The Seahawks have a good chance to sustain their excellence because they haven't relied on big-ticket free agents or high draft choices during their six-plus year run under Carroll and General Manager John Schneider, who was hired one week after Carroll came to Seattle from USC in 2010.

They have 24 undrafted players on their roster, which is the most in the NFL and nearly half the team. Nine of them are starting. They have the league's ninth-youngest roster. Only two of their 22 starters were first-round draft choices – safety Earl Thomas and rookie right guard Germain Ifedi.

The exigencies of the cap are partly responsible, but it's nothing new for Seattle to win with young players and lightly regarded prospects who wound up being major contributors in the Emerald City.

"If you look back over the last five years, we've had the most undrafted players on our roster year in and year out," Carroll said. "So that's just how we do it. Last year, I think we had 26 undrafted guys and this year 24.

"We've built our football team around the core guys we started the program with five or six years ago," he said. "We've kept those guys here because we believe in playing young players. I did the exact same thing in college."

Carroll said Schneider shares his belief in playing young guys. Their success is based in their ability to identify young talent. It's a triumph of personnel evaluation, an ability to see possibilities in football players that other personnel departments cannot.

Nailing draft picks is the key. Richard Sherman and Kam Chancellor, their Pro Bowl defensive backs, were both fifth-round picks. K.J. Wright, the underrated veteran linebacker, was a fourth-rounder. Bobby Wagner, the Pro Bowl linebacker, was a second-rounder. They got Wilson in the third.

Star defensive linemen Michael Bennett (who is out with an injury) and Cliff Avril were undrafted free agents. So was their top receiver, Doug Baldwin, who tied for the NFL lead in receiving TDs last year with 14. All four of their wide receivers in the Super Bowl two years ago were undrafted.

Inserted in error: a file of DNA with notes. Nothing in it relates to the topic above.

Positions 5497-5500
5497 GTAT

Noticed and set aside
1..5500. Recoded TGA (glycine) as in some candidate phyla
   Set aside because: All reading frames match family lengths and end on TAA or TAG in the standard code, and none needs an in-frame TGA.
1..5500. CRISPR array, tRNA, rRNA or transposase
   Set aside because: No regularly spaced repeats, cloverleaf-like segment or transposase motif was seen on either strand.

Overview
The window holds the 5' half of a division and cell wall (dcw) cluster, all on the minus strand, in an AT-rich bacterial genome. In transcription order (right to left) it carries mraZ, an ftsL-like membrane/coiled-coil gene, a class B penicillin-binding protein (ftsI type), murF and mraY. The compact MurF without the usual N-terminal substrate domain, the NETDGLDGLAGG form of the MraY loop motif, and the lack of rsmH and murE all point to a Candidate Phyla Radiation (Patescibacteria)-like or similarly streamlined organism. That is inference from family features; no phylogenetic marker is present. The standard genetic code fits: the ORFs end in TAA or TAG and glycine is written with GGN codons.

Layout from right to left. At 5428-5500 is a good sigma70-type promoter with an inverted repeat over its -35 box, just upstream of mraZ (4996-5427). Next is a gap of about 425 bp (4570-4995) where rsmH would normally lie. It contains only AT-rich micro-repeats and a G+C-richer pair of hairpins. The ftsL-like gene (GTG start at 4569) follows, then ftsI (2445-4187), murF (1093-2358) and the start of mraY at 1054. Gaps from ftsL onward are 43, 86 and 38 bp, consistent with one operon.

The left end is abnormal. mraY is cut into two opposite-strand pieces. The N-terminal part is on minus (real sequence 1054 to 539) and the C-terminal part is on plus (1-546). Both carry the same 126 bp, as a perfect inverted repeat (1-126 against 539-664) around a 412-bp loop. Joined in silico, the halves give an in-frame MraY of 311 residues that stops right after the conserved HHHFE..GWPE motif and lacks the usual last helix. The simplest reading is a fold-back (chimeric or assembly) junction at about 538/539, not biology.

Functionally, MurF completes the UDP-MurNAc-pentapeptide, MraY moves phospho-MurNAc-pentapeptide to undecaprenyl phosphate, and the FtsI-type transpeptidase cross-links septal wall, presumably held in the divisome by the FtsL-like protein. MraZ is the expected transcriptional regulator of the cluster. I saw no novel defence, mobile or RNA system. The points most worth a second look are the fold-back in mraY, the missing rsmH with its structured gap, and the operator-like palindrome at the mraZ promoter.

Finding those low-priced gems makes it easier to pay your superstars. The Seahawks gave Wilson a four-year, $87.6 million deal after the second Super Bowl. At the time, it was the second-highest contract ever in the NFL. Wilson justified the deal by throwing 24 touchdown passes in his last seven games a year ago.

Young players get better under Carroll and his coaches, who have earned a reputation around the NFL for developing young talent.

"By the time we get to the halfway point of the season, our guys are playing like veterans," Carroll said. "We've been a pretty good finishing team over the years, and I think there's something to that."

The numbers bear him out. Over the last five seasons, the Seahawks have been 22-18 in the first half of seasons. In the second halves, they've gone 31-9. A year ago, they were 4-5, then went 6-1 over their last seven to sneak into the postseason.

You can go 4-5 and still make the playoffs, eh? That means the season isn't lost if the Bills lose Monday and drop to 4-5. It's not a must-win, after all. But beating Seattle at this stage of the season would be a promising sign.

The Bills, after all, are trying to travel the same road Seattle did over the last five years. If things go in cycles in the NFL, how come their cycle never trends upward? Well, look over the roster and ask yourself if the Bills have been nearly as good as Seattle at finding overlooked gems in the draft.

This is the kind of game the Bills would win if they were really trending up, like the Seahawks when Carroll and Schneider got things going. It's more likely to be a sobering case of them being beaten at their own game.